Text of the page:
"This is my first protest!" The student, a high school junior from Montgomery, AL, was beside herself with excitement. She ran to document it with the few shots left on her camera.

Flushed and animated, she returned. "Do protests work?"

"Sure," I said. "Peaceful, powerful protests work all the time. The ones that work are the ones that have clear goals."

"Huh?" She had no idea what I was talking about. I tried to make it more personal.

"Do we have Jim Crow laws anymore?" I asked. I thought a light bulb of instant understanding would go off in the head of this African-American girl from Montgomery. The civil rights movement was seminal to forming everything that I am as a person, as an artist, as a political being. It's a touchpoint. Sometimes I forget that not everyone thinks the way I do and that it was 50 years ago. Those events are history to this child. Ugly history. Maybe even boring history.

"Jim Crow? What are those? I don't remember."

Really? A girl from Montogermy, AL, didn't know what Jim Crow laws were? I couldn't decide if that was great or tragic.

I tried again: "Are there separate water fountains for blacks and whites anymore? Can you and I go to the hotel restaurant and have a meal together?"

She was starting to understand.

"Protests work," I said. "You are growing up in a different world than I did because of peaceful protests."

I got a look of "wow." We spent the next 10 minutes talking about the power of peaceful protests. We talked about the Montgomery Bus Boycott, the Freedom Riders who came from all over the country to protest Jim Crow, Dr. King, the sanitation worker's strike that cost Dr. King his life. We talked about what she might want to change in her life.

That a peaceful group can band together and work tirelessly to change a wrong turned out to be the lesson of day. For one girl. From one teacher.

Art Saves Lives.

Monday, October 04, 2010

Using Art to Change the World

Is there a more versatile method of communication than art?

Art can tell a story, retrieve a memory, provoke an argument, inspire a movement.

Art saves lives. Art can change the world.

My dear friend and conception artist/sculptor Ilene Berman likes to say, "If art doesn't change the world, what's the point?" Indeed. Her project, NODhouse, is calling attention to inequities in art allocation resources in an area that is deemed "undesirable." Ilene's art will change this part of the world.

Dare to Touch the Face of God
is another of those projects. It's my most ambitious project and, frankly, I need your help.

DTFG (it's too long to spell it out all the time!) is my response to the vitriol, hatred and fear mongering that seems to ramp up everyday because it's easy to victimize and demonize people we don't know or understand.

For a thousand years in Europe, if something went wrong, you could be sure it was the Jews' fault, or the Gypsy's. We know how that ended.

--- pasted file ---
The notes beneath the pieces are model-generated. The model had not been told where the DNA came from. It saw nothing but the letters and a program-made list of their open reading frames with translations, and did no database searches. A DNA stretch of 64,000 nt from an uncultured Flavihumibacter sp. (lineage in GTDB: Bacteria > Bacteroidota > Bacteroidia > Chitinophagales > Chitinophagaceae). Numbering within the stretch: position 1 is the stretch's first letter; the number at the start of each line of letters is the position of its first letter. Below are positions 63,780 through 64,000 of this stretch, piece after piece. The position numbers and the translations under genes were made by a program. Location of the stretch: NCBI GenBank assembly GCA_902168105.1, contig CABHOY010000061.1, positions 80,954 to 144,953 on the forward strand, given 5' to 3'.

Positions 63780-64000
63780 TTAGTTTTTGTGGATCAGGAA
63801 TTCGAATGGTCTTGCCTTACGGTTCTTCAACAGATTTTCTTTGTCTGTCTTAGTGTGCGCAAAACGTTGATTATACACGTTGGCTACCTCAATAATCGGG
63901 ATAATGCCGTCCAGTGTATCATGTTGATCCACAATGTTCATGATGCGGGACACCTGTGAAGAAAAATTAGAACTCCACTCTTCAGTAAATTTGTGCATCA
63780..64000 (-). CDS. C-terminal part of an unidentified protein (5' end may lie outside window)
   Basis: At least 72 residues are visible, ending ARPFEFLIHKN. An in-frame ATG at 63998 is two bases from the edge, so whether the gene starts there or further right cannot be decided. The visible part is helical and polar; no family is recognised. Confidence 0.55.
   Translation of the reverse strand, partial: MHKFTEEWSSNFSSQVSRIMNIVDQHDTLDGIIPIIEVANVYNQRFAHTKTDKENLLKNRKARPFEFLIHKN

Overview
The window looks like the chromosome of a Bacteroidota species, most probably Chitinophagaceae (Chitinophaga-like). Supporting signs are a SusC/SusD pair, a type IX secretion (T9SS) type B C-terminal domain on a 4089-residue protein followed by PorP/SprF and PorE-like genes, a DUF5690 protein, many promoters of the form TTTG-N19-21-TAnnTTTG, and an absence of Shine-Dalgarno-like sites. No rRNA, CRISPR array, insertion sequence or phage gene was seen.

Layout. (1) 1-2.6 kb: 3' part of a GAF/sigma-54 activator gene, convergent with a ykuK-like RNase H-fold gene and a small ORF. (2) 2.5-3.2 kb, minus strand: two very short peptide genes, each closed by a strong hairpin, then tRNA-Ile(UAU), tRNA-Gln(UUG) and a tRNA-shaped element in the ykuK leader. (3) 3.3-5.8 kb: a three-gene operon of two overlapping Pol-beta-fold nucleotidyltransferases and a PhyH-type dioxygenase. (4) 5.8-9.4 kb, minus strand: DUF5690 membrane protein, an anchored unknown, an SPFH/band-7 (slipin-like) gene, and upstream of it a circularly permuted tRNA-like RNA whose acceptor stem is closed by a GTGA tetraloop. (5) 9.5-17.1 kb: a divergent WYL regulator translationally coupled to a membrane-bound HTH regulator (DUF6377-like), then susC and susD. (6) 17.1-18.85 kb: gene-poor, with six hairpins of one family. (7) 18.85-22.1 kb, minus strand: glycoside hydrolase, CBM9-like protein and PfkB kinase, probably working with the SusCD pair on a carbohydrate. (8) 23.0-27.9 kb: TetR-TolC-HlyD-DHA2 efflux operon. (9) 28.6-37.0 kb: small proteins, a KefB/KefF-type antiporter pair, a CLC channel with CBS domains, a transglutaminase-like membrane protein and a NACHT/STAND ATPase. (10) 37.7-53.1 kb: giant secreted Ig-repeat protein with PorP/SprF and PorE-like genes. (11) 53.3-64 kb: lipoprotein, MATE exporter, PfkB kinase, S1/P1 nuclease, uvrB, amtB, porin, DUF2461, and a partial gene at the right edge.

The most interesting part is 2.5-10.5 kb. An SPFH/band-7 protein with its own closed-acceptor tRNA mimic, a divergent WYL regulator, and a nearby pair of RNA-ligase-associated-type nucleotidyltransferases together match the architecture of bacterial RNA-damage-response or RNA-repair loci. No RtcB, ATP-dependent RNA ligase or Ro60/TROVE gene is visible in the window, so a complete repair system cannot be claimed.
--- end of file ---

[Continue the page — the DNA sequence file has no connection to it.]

Today, it's the Muslim's fault. Yes. It's the same song. It's the same root cause. It's the same fear.

It has to stop.

But it's not just Islam that is feared and misunderstood. We don't really talk about religion. It's not polite. We don't know much about other people's faiths. We don't understand. Our prejudices are under the table.

Polygamists are creepy pedophiles. Catholics want a lot children and do whatever they're told by the Pope. Buddhists are godless. Pagans eat babies. Jews are rich and controlling. Amish are backward but quaint. Atheists are communists.

Muslims are terrorists.

Don't tell me you haven't heard this. I know you have. And worse. And we can reject every one of them... and still be afraid. Why? Because it's not the stereotypes that do the most harm. It's our inability to think of members of different religions as people. And then to respond to them that way.

Dare to Touch the Face of God
is a project to put a human face on faith. The series is intended to capture to breadth of religious understanding among people, and to further the definition of God. My goal is to put a human face on faith traditions or practices we might not understand or know about. Put a person -- famous or not -- with a practice or an idea. My subjects will be people who are willing to work with me to communicate their faith through a photograph.

Simple. Human. Delicate. True.

The project has been accepted as a Kickstarter project. Kickstarer helps innovative art projects secure funding from ordinary people who want to support the arts.

That's where you come in. Your support of this project is essential to it's success. Thank you!

Have an idea for a subject? I'm looking for your input on that too. Send me a private message or use the comment section to start a conversation. A separate website, will be live by Oct 6.

Saturday, July 03, 2010

Oh Sure! Anyone Can Do This!

Some art collectors like to denigrate photography.

"Anybody can take a picture," I'm told.

You cannot image how many times I've heard this. It's said to my face because the patron thinks I'm being paid a compliment! It's said as he or she is looking at my Polaroid Paintings, where I use the emulsion as a painting medium. Because I've altered the image by hand, the work has been elevated to the realm of "art." I'm no longer "just" a photographer, but an artist.

"You've almost made art here!" one woman gushed in appreciation. I took a breath. Yeah, I thought. I came THIS close!

Can anyone take a picture? Sure. Can anyone pick up a brush and paint? Sure. Doesn't mean it's going to be art.